Irene was the driving force behind the Knockcroghery Let Love Shine a Light annual fundraiser after she lost her 15-year-old daughter Sinéad to leukaemia in 2000.

  Tireless in her efforts to raise much-needed funds for local palliative care services, Irene had previously visited national schools throughout the county as the main organiser of a major raffle of Hospice-sponsored Roscommon GAA jerseys in 2012.

  Jackie Doyle of the Knockcroghery Let Love Shine a Light committee paid a glowing tribute to her friend and colleague ahead of this year’s campaign.

  “The Let Love Shine a Light campaign in Knockcroghery was Irene’s idea and we all just rowed in behind her. She was on the road every day of the week selling sponsorship cards and the committee grew from there. She was brilliant but didn’t want to be recognised. She preferred to work away behind the scenes.

  “We’d all be given our little jobs each year and you could be guaranteed that Irene’s jobs would be done before everyone else. She’s sorely missed as both a friend and an important member of both the committee and the community itself.

  “Now the Let Love Shine a Light campaign is established as an annual event and the tree is a focal point of the village. It’s a community event and people know it’s happening every year,” she said.

  While Knockcroghery has sadly lost a shining light this year, Irene’s family will once again play a big part in the community-driven fundraiser. Their hard work will be rewarded when the Tree of Light illuminates the village on Saturday, December 1st ahead of the annual Mass on December 28th in St. Patrick’s Church, Knockcroghery.

  The event on December 1st will begin with carol singing in Knockcroghery Community Centre at 5 pm before the Christmas tree lights are switched on at 6.15 pm. There will be further excitement at 6.30 pm when Santa Claus makes a special pre-Christmas visit to Knockcroghery.

  The committee has called on the people of Knockcroghery and surrounding areas to give the gift of love this Christmas while supporting the Mayo/Roscommon Hospice – you can do so by sponsoring a light on the Tree of Light in Knockcroghery for a friend, family member, someone you know or in memory of a loved one.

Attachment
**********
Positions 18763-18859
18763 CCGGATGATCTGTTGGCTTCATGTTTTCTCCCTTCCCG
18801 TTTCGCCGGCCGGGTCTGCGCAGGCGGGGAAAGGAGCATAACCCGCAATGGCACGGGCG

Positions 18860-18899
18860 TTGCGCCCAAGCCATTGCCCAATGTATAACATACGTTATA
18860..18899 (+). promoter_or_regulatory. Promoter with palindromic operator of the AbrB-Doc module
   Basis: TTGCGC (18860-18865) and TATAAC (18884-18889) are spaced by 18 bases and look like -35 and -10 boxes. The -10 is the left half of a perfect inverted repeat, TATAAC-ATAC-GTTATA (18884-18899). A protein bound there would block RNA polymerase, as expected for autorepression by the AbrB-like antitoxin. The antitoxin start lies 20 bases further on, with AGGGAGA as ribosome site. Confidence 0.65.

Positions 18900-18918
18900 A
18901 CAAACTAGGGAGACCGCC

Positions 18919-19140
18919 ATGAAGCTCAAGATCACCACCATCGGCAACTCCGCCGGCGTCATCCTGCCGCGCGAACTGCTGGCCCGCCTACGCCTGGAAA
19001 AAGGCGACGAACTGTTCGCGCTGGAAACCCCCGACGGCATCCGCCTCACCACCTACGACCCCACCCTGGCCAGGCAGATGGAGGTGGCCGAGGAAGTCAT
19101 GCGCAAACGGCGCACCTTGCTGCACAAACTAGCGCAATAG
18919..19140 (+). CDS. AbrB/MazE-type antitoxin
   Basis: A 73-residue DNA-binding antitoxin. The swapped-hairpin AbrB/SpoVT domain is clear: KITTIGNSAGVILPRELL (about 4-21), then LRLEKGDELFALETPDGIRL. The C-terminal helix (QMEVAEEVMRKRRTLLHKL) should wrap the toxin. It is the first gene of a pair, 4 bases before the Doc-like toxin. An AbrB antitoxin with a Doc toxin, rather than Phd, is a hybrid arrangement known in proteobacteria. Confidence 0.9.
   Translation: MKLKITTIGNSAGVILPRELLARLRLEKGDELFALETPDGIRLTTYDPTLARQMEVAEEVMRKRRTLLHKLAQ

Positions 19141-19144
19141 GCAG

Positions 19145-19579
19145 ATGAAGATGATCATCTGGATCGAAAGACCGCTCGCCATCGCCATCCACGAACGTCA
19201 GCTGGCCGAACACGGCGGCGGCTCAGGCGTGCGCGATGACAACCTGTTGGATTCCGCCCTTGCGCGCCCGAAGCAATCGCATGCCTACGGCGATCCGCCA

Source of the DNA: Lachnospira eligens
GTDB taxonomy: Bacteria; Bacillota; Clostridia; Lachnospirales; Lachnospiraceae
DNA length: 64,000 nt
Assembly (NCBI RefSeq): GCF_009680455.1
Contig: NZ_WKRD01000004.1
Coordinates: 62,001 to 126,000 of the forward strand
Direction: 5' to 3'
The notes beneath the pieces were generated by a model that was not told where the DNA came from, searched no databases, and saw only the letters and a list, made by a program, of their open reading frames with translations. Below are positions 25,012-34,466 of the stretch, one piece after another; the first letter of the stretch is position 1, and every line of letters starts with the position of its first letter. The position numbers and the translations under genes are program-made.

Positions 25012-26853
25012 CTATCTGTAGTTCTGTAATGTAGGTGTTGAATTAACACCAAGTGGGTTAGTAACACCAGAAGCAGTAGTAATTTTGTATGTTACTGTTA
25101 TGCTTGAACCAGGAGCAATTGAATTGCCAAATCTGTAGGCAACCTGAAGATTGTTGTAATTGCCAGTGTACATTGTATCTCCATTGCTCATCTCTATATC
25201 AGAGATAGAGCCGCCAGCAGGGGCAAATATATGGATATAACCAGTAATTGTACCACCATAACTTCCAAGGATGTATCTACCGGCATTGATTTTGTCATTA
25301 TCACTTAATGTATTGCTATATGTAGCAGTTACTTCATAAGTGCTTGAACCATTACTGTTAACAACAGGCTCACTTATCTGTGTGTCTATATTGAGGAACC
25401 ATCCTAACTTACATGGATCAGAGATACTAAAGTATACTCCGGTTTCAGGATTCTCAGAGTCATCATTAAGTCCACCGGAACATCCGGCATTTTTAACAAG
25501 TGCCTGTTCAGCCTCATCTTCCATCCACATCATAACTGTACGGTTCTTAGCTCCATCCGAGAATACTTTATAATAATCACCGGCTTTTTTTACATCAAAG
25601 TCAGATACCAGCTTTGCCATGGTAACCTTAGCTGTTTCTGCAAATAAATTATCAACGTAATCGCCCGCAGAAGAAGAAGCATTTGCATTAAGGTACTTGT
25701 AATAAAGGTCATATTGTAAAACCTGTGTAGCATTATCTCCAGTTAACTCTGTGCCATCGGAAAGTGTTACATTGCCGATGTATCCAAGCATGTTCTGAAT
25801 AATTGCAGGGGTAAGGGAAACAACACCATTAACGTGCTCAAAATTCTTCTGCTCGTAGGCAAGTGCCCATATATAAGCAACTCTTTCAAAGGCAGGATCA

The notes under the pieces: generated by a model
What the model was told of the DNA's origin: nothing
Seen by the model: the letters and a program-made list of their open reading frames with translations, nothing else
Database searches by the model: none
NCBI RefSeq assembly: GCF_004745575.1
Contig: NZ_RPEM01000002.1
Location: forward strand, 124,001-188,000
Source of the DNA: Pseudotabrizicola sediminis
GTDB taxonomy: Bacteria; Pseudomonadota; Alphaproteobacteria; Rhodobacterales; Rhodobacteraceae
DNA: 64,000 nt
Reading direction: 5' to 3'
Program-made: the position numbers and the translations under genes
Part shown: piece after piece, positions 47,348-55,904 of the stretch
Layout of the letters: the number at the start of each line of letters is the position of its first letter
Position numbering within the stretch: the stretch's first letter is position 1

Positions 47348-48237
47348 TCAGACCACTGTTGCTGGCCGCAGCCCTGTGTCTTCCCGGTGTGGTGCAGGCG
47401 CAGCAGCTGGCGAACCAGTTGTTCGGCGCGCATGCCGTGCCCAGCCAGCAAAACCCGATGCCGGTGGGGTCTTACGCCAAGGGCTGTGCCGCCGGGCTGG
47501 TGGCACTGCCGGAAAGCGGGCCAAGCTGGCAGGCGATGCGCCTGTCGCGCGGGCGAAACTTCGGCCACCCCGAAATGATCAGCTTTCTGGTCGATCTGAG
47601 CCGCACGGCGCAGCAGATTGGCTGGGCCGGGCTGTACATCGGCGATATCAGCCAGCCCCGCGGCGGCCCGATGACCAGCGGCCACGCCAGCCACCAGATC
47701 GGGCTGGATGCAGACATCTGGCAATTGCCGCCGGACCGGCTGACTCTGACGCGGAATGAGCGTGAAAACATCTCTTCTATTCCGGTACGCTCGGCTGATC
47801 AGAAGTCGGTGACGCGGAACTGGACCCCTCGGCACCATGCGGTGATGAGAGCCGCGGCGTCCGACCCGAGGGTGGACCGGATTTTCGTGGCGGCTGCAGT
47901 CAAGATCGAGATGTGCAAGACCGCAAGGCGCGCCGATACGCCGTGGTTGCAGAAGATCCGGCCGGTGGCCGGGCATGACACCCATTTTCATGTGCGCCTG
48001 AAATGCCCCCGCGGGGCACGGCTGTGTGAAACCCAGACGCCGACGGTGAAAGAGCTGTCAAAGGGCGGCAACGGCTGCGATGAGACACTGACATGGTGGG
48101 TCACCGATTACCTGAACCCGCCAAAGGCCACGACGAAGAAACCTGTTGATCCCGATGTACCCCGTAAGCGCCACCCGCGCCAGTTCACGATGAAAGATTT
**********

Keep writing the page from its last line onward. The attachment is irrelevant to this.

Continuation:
Jackie said: “Once again, we are asking for your support for the Palliative Care services in our area. You can purchase a light for €5 for your family, friends, or in memory of a loved one. The light will shine over the Christmas period and it can be for people who are living or deceased. It’s just a special gesture to let someone know you are thinking about them during the festive season”.

  Sponsorship cards are now available from Jackie on 086-8756797 and Patricia on 087-1252304. A number of Christmas cards are also available and all proceeds go towards Mayo/Roscommon Hospice.

  Names of loved ones will be included in the annual ecumenical service at Knock on the third Sunday in January.




Adrian calls it a day…after 45 years as face of the IFA







Like father, like son (1)


‘On January 9th, 1967 the pent-up frustration finally boiled over as all over Ireland farmers blocked the major roads using tractors and farm machinery. The bridge over the Shannon at Rooskey was the scene of one such blockade. The first to stop his tractor on the bridge and refuse to move it was Hugh Leddy. The second to join him was his near neighbour Tony Gannon. They, in turn, were joined by a hundred more. The Government was alarmed and threatened to proscribe the NFA using the old British laws. The leaders were brought to court and were fined. The fine, imposed by Justice Loftus, was £5 or three months in jail in default. They refused to pay the fine (even after it was reduced). The government found they could not break the farmers and Hugh Leddy was in the next group of many to be sent to Mountjoy/Portlaoise for a few weeks’ 

– Courtesy of The Leitrim Observer (2006)


‘There were so many protests that I remember being on with Adrian Leddy. There was one at the Johnstown Castle Hotel in Wexford. It was getting fairly lively, there was a big crowd of farmers protesting. Suddenly squad cars arrived and there were Gardai everywhere. There was a Garda, now I can’t remember the precise details, but he was quite stern, he meant business, he stood in front of the protesting farmers and he took out a notebook and he starting taking names. He looked like he was going making arrests…all of a sudden a very, very tall man emerged out of nowhere from the back of the group of protesting farmers…and that man (Adrian Leddy) said: “Guard…this is about our human rights! These people are fighting for their human rights…fighting for their livelihoods!”’

– Des McHugh, Leitrim IFA Chairman, speaking in Hannon’s Hotel, Roscommon, Saturday, November 2, 2019